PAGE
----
After saying my last goodbyes to The Hedonistas and Emmy, I met Lee for a quick lunch and chat about my publicity. He’s pretty eager to make sure my face shows up in print and on TV as I roll along. And as long as it doesn’t interfere with the basic principles of this trip, I don’t mind. I headed out of town and saw a cool spider, which is the only photo today. I then routed myself to pass through the Amana colonies northwest of Iowa City. I’ve seen a bunch of old building built by separatist artisans since I started (the shakers and quakers mostly), so I wasn’t particularly drawn to Amana for the architecture or this-is-the-way-they-lived museums. It was the Millstream Brewery, my 16th of this trip (my count may have been off before, but it’s on now), that brought me out. I had their Back Road Oatmeal Stout, which is just how it should be, and in the 90+ degree heat, I wasn’t surprised to find myself being the only one drinking it. My map had gotten wet overnight, so I spread it out to dry while I grabbed a pint of their weizenbock. This isn’t a style I drink too often, but since it’s a wheat beer I thought it would be appropriate for the weather, and being a big beer I thought it would be up my alley. It was, and it was good, although it only solidified my opinion that I only truly enjoy wheat beers when I’m on a beach. Really I think about sitting at the lake by my friend Kurt’s parents’ house on Cape Cod drinking Franziskaner. That’s the only time I think I’ve really loved a wheat beer. Anyways, the beer was only part of my stop here.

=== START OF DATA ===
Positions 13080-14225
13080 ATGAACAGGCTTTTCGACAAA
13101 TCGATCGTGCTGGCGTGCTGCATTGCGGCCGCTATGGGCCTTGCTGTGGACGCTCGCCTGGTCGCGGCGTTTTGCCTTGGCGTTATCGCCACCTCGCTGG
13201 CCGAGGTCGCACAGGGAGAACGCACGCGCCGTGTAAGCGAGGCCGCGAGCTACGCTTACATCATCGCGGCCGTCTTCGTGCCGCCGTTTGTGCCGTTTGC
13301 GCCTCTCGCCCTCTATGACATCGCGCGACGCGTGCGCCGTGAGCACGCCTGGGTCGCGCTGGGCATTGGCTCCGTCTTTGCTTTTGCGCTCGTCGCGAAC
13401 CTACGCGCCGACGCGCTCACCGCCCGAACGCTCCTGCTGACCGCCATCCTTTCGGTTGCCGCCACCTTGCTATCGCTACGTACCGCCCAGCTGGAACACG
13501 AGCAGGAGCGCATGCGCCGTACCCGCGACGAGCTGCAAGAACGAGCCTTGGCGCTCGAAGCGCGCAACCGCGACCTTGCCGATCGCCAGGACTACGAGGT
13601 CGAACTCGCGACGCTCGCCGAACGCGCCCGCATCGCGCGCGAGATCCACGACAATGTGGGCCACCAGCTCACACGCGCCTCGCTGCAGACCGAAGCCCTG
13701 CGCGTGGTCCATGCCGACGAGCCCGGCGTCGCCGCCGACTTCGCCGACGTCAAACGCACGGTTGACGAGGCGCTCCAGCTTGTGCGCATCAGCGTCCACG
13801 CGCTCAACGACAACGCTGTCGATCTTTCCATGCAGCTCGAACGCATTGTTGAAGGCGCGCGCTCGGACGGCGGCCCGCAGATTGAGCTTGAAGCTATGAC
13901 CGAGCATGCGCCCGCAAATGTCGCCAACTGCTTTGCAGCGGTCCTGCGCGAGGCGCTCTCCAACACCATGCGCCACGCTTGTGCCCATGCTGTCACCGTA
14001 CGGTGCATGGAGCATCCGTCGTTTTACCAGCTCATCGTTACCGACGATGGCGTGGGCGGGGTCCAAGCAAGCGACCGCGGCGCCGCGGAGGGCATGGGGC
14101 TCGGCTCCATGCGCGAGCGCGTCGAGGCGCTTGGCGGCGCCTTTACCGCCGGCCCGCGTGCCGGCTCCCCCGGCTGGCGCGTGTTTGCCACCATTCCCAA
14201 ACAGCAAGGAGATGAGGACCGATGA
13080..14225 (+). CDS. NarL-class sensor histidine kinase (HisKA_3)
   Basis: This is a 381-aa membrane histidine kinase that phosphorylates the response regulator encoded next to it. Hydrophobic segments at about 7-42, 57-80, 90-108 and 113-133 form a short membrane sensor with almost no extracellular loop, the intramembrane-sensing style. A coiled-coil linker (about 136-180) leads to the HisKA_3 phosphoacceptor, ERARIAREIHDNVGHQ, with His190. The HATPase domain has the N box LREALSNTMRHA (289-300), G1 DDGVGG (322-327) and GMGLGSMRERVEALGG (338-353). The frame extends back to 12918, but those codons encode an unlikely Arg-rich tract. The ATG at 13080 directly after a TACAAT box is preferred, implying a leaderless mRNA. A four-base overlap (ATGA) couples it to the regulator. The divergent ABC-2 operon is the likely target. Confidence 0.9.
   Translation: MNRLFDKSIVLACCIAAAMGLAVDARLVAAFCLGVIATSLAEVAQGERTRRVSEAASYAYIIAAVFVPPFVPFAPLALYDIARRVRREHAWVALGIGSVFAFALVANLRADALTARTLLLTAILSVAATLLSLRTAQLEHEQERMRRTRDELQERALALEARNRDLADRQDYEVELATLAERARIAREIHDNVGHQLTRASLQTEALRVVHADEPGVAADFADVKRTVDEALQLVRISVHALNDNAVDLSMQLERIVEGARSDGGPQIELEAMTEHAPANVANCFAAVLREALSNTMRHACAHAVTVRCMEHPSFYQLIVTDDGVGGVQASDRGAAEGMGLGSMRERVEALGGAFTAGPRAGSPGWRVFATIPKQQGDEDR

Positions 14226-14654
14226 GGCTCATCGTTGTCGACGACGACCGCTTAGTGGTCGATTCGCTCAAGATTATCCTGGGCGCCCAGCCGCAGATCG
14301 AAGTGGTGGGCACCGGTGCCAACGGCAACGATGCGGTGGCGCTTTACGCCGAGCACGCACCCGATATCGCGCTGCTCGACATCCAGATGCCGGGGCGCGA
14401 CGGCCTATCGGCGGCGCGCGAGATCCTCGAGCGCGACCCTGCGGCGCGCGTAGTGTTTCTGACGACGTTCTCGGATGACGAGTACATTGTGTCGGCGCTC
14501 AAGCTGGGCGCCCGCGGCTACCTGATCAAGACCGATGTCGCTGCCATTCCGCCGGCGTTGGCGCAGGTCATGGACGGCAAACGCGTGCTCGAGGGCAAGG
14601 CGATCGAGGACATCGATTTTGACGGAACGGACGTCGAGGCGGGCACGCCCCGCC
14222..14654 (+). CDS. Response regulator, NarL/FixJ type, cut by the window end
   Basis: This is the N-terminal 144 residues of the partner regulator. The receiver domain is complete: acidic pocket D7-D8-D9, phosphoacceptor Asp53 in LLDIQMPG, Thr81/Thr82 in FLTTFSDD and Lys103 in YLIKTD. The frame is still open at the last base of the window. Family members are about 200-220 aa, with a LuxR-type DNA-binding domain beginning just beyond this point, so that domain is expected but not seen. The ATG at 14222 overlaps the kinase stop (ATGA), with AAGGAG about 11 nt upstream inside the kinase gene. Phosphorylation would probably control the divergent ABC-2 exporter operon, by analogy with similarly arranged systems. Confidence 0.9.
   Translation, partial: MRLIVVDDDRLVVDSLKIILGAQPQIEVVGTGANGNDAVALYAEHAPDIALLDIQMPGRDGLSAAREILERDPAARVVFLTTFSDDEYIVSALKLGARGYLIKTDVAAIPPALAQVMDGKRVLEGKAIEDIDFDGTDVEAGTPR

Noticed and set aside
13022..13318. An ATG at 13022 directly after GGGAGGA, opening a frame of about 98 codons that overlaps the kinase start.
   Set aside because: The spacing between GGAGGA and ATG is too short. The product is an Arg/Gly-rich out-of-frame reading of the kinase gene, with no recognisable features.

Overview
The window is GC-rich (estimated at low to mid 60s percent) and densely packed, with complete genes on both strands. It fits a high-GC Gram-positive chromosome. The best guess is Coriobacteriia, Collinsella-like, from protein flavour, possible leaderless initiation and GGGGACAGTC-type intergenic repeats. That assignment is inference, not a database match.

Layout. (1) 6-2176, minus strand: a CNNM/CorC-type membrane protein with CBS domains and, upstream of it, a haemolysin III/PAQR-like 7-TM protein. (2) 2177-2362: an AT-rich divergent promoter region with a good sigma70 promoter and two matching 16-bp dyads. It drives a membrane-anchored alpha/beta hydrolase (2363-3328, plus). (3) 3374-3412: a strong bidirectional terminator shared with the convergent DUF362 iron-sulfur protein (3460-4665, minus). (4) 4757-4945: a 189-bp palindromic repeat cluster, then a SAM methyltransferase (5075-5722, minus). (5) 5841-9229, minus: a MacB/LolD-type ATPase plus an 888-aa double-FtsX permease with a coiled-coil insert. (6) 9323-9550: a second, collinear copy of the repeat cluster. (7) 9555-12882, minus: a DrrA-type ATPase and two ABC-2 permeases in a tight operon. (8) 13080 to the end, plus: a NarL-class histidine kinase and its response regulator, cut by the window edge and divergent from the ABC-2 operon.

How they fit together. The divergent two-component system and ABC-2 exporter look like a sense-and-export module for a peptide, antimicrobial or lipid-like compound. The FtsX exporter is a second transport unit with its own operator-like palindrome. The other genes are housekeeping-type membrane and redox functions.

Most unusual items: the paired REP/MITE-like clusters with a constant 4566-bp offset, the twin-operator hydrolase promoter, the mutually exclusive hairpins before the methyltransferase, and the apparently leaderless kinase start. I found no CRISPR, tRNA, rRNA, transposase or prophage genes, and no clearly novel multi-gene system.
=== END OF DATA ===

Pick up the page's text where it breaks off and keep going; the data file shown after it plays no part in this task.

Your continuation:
The other centered around a man in his mid-60’s who struck up a conversation with me, starting with things related to the trip. Talk eventually turned to computers, and L.W. admitted to not owning a computer or ever having used the internet. I tried to explain the difference between the world wide web and email, with less-than-perfect success. L.W. told me he wanted to track down the love of his life, whom he lost touch with the year I was born, and whom he thought would be very computer savvy. I grabbed the little netbook I’m typing on now and grilled L.W. for questions about this woman in an effort to track her down. Surely enough, after a bit of searching and following various leads, I found a telephone number for a business I found she ran. I gave it to him, although I’m not sure he’s going to have the gall to call her, to be honest. Time will tell. He’s also a collector of brewerania, and I volunteered to get him some beer labels from breweries I visit across the country. This exchange meant that I was at the brewery for much longer than I had originally anticipated, so I had to really book it to Grinnell, my destination for the day, to get there before the sun went down.